Mike the Mad Biologist has posted this piece on economists' understanding of biology. He pulls apart some statements by Russ Roberts and suggests that if economists are going to use biology as a model for the economics discipline, they should try to understand it first.

Naturally, I agree with this. Apart from preventing the mangling of biological concepts when using a biological analogy, there is a lot in biology that could benefit economics.

However, Mike then moves to one of his favourite topics, which is the use of “stupid … natural history facts” in biology and their seeming absence in economics. As he states when comparing economics and biology, “the really key difference is that biology has accepted modes of confronting theories and, importantly, discarding them”.

I agree that economics has more models floating around for which there does not seem to beĀ  factual support. But I am not sure that there is a general lack of empirical work in economics. This hits on one of Russ Robert’s favourite issues, which is the use of complex statistical techniques to empirically validate theories. Statistics can be as misused as theoretical models. Take the back-and-forth on “more guns, less crime” or the impact of legalised abortion on crime. The debate is now predominantly about data and neither side has conceded. As Roberts usually asks, how many economists have changed their mind on the basis of an empirical study? I don’t know of many.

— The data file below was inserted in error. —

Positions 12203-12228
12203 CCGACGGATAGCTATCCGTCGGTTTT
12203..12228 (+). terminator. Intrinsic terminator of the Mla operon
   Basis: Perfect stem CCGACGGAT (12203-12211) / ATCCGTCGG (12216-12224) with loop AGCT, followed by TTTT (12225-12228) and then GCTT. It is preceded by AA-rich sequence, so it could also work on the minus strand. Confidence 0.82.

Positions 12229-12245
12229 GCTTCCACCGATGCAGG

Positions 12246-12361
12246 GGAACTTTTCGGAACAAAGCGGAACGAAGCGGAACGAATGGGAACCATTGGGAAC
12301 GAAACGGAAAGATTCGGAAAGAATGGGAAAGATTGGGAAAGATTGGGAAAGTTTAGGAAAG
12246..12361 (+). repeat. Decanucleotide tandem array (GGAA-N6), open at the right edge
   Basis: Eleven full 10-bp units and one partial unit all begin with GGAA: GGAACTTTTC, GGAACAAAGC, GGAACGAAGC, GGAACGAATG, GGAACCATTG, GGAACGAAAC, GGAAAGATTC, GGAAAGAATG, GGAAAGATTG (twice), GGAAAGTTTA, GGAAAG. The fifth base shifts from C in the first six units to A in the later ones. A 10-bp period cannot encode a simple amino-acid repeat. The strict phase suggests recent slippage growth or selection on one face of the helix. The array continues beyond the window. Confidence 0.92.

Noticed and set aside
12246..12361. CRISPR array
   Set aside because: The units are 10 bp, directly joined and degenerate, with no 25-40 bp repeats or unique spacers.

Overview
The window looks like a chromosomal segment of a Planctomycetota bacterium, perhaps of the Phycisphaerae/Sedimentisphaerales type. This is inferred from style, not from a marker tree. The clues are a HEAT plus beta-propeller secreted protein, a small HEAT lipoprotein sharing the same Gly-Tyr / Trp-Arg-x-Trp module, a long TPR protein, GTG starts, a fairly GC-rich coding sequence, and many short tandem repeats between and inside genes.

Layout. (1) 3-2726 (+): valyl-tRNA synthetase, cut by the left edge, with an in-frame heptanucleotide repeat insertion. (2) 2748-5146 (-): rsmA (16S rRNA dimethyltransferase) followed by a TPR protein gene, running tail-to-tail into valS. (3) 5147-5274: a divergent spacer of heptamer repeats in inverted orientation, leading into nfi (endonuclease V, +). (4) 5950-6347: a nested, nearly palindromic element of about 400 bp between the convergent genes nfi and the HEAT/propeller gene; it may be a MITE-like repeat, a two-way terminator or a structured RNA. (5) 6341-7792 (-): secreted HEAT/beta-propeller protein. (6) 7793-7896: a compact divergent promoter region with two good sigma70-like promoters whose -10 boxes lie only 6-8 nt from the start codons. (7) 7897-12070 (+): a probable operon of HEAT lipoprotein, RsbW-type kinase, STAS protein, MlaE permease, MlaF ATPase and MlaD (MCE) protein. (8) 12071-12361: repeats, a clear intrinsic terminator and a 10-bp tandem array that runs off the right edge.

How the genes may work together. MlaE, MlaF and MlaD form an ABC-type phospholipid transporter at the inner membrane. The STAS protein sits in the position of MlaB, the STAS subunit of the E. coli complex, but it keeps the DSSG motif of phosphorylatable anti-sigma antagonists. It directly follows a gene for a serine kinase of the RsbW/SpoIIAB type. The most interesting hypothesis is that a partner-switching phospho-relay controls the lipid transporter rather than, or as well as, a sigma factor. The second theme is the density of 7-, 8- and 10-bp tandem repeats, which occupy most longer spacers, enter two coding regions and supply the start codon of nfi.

On the flip side, did Dawkins or Gould (or their respective supporters) ever concede to the other side that they were wrong and substantially change their world view?

So why does biology discard theories out of sync with the facts more readily than economics? I can only suggest that economics is more prone to personal bias. The issue government spending tends to elicit a stronger response than whether a particular gene is pleiotropic. Many evolutionary biologists have strong views on economics (as a read of Mike’s blog will show), while most economists probably aren’t overly concerned about evolutionary biology. Perhaps we should ask how many evolutionary biologists have fundamentally changed their economic or political views in the face of data?

Update: Some follow up on whether biologists can admit they are wrong by Razib Khan.

Update 2: And Mike the Mad Biologist with some further thoughts.